Solve most of your HTML5 display problems
HTML5, the latest version of the HTML language, stands out from its ancestors for its ability to provide native support for audio and video. It also supports vector-based image formats such as SVG and Canvas.
The videos, dynamic images or even HTML5 banners you create with Abyssale would be useless without this language. So we've decided to help you out with HTML5, which can sometimes seem a bit temperamental when you haven't mastered it.
In this article, we're going to share with you a list of the most frequently encountered display problems with HTML5. For each one, we'll share the keys to solving it, even if you don't master the language.
We're not going to give you a lecture on this language. The idea is rather to provide you with the tools to easily detect and correct HTML5 errors.
So what better way than to borrow cheat sheets from the experts in the field? Don't panic! It's just a list of useful HTML5 tags and attributes. It helps you understand the code in front of you and identify each element. No need to learn it by heart. Just pull it out when a problem arises.
Issue 1: Poorly closed or nested HTML5 tags
If you're not using a CMS to create your page, it's likely to have display problems. These problems can often be traced back to HTML5 tags that aren't properly closed or nested. The structure of the document is then incorrect and the display does not correspond to your expectations.
Here's an example of a poorly nested tag:
For this to work, the paragraph tag should be closed before the division tag, since it was opened after it.
Here's another example of a poorly closed tag:
In this case, the division tag is closed, whereas the paragraph tag is not.
Good markup should take the following form:
One of the first things to do in the event of a bad display is therefore to check the nesting of tags and make sure they're all closed.
Issue 2: Syntax errors
It's one of the simplest problems to correct, but one of the most time-consuming to identify when coding. Yet syntax errors can prevent HTML5 code from working properly.
For example, if we type the following sentence
Everything looks fine. However, the lack of space on with "a href" can cause problems.
Check that all the syntax is correct if a problem occurs.
Issue 3: Broken links
As explained in the introduction, HTML5 supports audio, video and vector images. As a result, if a link doesn't work, it may be because it's incorrect or non-existent. It may not display the expected resource.
If this happens, copy the URL into your HTML code and paste it into the navigation bar of your web browser. If multimedia is not displayed, your link is invalid. You need to modify it.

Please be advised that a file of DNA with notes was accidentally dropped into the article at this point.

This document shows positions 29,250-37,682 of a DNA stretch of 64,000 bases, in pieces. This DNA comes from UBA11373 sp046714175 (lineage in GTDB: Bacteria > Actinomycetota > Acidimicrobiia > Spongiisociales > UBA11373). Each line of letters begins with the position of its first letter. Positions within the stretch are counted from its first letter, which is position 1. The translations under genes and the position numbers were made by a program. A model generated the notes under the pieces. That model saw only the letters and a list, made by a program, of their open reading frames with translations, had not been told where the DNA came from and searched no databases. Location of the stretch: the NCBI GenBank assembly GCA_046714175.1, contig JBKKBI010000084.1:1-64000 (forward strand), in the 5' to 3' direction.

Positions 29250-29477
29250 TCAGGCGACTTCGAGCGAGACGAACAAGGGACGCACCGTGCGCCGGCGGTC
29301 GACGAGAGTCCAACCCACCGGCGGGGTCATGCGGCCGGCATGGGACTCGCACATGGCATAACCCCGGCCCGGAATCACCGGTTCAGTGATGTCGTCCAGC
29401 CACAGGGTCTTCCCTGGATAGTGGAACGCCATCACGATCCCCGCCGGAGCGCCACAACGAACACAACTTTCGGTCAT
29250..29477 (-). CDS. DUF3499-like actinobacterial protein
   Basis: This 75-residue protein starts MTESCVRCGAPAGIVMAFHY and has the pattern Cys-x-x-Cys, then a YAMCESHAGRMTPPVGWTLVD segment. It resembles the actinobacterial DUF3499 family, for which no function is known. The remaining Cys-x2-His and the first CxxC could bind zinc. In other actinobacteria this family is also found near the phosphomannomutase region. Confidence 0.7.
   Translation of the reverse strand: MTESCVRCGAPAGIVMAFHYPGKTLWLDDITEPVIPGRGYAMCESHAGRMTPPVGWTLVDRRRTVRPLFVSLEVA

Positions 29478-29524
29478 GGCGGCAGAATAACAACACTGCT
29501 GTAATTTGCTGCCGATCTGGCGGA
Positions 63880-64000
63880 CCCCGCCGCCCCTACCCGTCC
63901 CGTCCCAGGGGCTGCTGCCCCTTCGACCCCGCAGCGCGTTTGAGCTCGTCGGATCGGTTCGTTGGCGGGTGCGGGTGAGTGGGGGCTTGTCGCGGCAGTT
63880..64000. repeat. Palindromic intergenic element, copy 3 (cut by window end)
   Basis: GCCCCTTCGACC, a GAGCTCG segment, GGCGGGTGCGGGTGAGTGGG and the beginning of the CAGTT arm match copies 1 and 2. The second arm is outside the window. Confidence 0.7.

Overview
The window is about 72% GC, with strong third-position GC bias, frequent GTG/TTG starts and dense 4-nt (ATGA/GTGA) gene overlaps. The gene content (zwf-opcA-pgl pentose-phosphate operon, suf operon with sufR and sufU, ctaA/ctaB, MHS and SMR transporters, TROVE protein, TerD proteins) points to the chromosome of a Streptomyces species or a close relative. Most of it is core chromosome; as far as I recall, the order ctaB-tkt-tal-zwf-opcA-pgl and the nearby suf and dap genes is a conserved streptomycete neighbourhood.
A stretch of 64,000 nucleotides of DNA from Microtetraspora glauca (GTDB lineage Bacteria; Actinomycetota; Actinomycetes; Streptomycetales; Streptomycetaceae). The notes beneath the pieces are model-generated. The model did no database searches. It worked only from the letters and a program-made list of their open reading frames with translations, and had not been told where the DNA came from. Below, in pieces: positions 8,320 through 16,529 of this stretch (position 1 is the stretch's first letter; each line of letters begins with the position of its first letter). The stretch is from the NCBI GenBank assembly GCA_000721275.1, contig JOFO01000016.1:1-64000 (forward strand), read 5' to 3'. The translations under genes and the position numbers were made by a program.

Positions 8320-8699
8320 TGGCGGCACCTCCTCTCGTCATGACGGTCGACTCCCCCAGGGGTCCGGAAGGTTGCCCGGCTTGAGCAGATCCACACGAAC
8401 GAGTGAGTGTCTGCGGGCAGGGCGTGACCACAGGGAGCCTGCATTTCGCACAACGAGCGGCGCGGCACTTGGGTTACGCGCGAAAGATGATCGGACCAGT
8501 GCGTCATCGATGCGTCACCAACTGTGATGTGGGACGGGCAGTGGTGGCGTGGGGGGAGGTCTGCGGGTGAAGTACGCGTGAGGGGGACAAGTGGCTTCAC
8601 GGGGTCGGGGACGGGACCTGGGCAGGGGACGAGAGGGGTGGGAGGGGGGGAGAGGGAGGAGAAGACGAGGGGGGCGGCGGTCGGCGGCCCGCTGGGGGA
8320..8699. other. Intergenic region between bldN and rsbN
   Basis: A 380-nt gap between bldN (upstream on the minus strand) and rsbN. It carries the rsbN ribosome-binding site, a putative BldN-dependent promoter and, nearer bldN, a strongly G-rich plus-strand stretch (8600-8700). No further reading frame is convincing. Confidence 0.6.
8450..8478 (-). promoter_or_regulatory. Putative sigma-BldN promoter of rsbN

Issue 4: Incorrect paths
You wanted to insert an image with the image tag, but nothing works? If your tag is closed, nested and you don't detect any syntax errors, then you should look at the path to the image. This may be incorrect, or the file name may be misspelled.
If, despite your checks, the image is still not displayed, it may be linked to the file's access permissions. In this case, make sure that the image file has the appropriate read permissions so that the server can serve it to page visitors.
Issue 5: Browser compatibility with HTML5
HTML5 elements can be interpreted differently from one browser to another. This can lead to display problems.
Let's imagine the following HTML code:
Its purpose is to display a date entry field. However, its display will differ between Google Chrome and an older version of Internet Explorer, for example :
- On Chrome, you'll see a calendar appear when the user enters a date.
- On Internet Explorer, the element will simply be displayed as a standard text field, without a drop-down calendar. The user will have to manually enter the date in the correct format. It's also possible that the input field won't appear at all.
Issue 6: Incorrect use of HTML5 attributes
HTML5 is an evolution of the HTML language. New attributes have appeared and others have disappeared. Perhaps you can't get the display you want because of bad attributes. In this case, the cheat sheets we shared with you at the beginning of this article come into their own.
Check that the attributes you use are suitable for what you want to create. For example, you could desire to display an image and write the following attribute :
But it won't work. To display an image the attribute is as follows:
Yes, we're exaggerating a bit with our example! Although... 😉
Issue 7 (Bonus): The absence of semantic tags
It's a problem that's difficult to detect at first glance, because on display, everything works. However, a poor semantic structure makes your content less comprehensible or even inaccessible to search engines and users.
If this is the case for you, you may not be directly aware of the problem. However, after a few months, you'll notice poor SEO and/or a high bounce rate on your pages.
If you use the HTML5 division tag throughout your content, you may have your explanation. With this tag, you don't prioritize the information you share on your page. Search engines and users need structure to fully understand your content.
That's why it's important to use semantic tags such as the following :
They help define the structure of your content.
Finally, the vast majority of display problems you'll encounter with HTML5 can be solved by simple checks. You don't even need to be trained in the language to do this.
It's possible that you'll encounter a number of problems other than those listed here. But this initial, non-exhaustive list will help you make sure that the root of the problem is not a failure to respect the fundamentals of HTML5.
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